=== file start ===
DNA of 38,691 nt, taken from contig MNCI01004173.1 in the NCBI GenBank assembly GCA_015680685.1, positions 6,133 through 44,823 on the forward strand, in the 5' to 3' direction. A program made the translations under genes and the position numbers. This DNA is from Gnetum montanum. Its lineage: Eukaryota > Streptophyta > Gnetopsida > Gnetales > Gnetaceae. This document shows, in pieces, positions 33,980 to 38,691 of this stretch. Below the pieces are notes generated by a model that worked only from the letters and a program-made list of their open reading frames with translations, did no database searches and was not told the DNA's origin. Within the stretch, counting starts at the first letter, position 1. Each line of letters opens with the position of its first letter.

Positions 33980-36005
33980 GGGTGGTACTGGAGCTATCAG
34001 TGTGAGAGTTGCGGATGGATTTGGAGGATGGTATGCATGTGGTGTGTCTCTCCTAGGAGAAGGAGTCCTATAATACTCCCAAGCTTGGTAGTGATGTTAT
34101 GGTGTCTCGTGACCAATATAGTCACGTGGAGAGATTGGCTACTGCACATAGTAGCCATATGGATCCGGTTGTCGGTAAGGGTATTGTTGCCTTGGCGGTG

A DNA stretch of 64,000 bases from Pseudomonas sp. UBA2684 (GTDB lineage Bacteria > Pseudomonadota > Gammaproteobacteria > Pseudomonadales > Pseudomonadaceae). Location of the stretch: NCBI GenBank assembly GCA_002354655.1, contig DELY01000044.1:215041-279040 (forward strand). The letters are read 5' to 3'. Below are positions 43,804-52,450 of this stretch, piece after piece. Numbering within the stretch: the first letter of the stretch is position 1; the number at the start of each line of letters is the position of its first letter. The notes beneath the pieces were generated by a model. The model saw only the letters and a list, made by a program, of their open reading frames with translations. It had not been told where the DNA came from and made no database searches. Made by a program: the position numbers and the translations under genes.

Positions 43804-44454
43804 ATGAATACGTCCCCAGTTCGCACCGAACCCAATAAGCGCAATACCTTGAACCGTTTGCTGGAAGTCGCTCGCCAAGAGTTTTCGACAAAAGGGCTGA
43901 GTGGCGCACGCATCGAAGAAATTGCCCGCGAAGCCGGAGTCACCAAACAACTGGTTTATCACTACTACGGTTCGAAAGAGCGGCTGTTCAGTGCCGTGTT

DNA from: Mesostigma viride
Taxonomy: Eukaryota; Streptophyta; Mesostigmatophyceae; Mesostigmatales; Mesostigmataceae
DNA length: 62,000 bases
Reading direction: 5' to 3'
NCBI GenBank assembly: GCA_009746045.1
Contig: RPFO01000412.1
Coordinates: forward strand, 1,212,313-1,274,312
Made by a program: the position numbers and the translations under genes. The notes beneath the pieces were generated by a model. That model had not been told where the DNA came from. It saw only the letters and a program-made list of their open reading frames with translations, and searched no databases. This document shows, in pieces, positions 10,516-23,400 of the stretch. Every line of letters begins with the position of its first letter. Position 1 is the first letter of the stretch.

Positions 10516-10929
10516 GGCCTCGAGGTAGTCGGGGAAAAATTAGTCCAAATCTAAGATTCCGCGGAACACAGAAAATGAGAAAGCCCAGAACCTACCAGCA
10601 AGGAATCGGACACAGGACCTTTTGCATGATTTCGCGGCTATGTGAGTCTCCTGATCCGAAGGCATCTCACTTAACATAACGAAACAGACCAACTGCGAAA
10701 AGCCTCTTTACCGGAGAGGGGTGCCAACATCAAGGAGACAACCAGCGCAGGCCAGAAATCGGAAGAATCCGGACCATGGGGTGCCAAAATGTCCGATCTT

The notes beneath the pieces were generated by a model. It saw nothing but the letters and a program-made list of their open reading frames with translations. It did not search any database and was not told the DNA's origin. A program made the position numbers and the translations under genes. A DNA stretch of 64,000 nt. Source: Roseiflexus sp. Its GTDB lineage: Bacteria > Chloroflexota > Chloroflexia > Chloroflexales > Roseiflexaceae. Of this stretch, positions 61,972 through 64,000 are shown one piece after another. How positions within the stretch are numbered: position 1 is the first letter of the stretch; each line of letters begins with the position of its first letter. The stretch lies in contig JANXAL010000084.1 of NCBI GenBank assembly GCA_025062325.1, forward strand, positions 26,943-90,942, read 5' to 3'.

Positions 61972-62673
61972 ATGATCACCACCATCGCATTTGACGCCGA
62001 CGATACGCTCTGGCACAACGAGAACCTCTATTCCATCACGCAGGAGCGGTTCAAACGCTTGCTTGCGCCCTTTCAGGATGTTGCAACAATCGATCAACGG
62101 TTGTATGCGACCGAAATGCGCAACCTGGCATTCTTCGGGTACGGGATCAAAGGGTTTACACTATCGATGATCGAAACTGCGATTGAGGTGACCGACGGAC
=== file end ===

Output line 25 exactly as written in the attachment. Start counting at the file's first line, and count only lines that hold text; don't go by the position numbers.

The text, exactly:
62001 CGATACGCTCTGGCACAACGAGAACCTCTATTCCATCACGCAGGAGCGGTTCAAACGCTTGCTTGCGCCCTTTCAGGATGTTGCAACAATCGATCAACGG